Somatic hypermutation in MutS homologue (MSH)3-, MSH6-, and MSH3/MSH6-deficient mice reveals a role for the MSH2-MSH6 heterodimer in modulating the base substitution pattern

Margrit Wiesendanger, Burkhard Kneitz, Winfried Edelmann, Matthew D. Scharff

Research output: Contribution to journalArticle

162 Scopus citations


Although the primary function of the DNA mismatch repair (MMR) system is to identify and correct base mismatches that have been erroneously introduced during DNA replication, recent studies have further implicated several MMR components in somatic hypermutation of immunoglobulin (Ig) genes. We studied the immune response in mice deficient in MutS homologue (MSH)3 and MSH6, two mutually exclusive partners of MSH2 that have not been examined previously for their role in Ig hypermutation. In Msh6(-/-) and Msh3(-/-)/Msh6(-/-) mice, base substitutions are preferentially targeted to G and C nucleotides and to an RGYW hot spot, as has been shown previously in Msh2(-/-) mice. In contrast, Msh3(-/-) mice show no differences from their littermate controls. These findings indicate that the MSH2-MSH6 heterodimer, but not the MSH2-MSH3 complex, is responsible for modulating Ig hypermutation.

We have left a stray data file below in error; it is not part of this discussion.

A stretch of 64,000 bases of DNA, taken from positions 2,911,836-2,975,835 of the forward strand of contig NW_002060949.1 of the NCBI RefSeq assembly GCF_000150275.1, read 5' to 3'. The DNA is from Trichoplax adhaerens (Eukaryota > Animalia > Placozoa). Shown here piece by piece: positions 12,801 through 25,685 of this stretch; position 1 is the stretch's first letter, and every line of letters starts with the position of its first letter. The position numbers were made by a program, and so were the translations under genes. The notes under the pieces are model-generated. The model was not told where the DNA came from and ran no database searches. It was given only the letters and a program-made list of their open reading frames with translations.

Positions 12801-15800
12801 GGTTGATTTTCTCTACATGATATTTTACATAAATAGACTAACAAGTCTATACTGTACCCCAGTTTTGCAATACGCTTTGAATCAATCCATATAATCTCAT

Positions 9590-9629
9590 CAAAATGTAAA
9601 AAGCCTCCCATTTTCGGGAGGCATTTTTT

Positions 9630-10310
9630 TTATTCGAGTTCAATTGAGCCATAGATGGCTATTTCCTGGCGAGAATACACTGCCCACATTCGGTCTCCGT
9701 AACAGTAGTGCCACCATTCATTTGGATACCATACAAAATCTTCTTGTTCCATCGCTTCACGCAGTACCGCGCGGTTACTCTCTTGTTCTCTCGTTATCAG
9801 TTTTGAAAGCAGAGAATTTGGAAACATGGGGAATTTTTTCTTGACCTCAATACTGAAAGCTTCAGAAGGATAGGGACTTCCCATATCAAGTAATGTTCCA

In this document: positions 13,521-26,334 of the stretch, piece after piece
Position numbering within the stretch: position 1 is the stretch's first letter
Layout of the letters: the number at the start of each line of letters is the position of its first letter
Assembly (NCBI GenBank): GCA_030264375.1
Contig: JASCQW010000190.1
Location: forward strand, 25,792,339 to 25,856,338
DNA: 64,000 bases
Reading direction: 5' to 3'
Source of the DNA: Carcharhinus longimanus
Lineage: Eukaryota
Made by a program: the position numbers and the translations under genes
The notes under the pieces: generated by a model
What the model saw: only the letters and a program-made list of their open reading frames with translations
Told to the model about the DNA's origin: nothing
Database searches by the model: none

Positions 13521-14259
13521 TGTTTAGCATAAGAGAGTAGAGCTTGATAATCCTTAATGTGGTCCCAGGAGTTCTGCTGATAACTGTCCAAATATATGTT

Original languageEnglish (US)
Pages (from-to)579-584
Number of pages6
JournalJournal of Experimental Medicine
Issue number3
StatePublished - Feb 7 2000



  • DNA mismatch repair
  • Germinal center
  • Immunoglobulin genes
  • Msh3
  • Msh6

ASJC Scopus subject areas

  • Immunology and Allergy
  • Immunology

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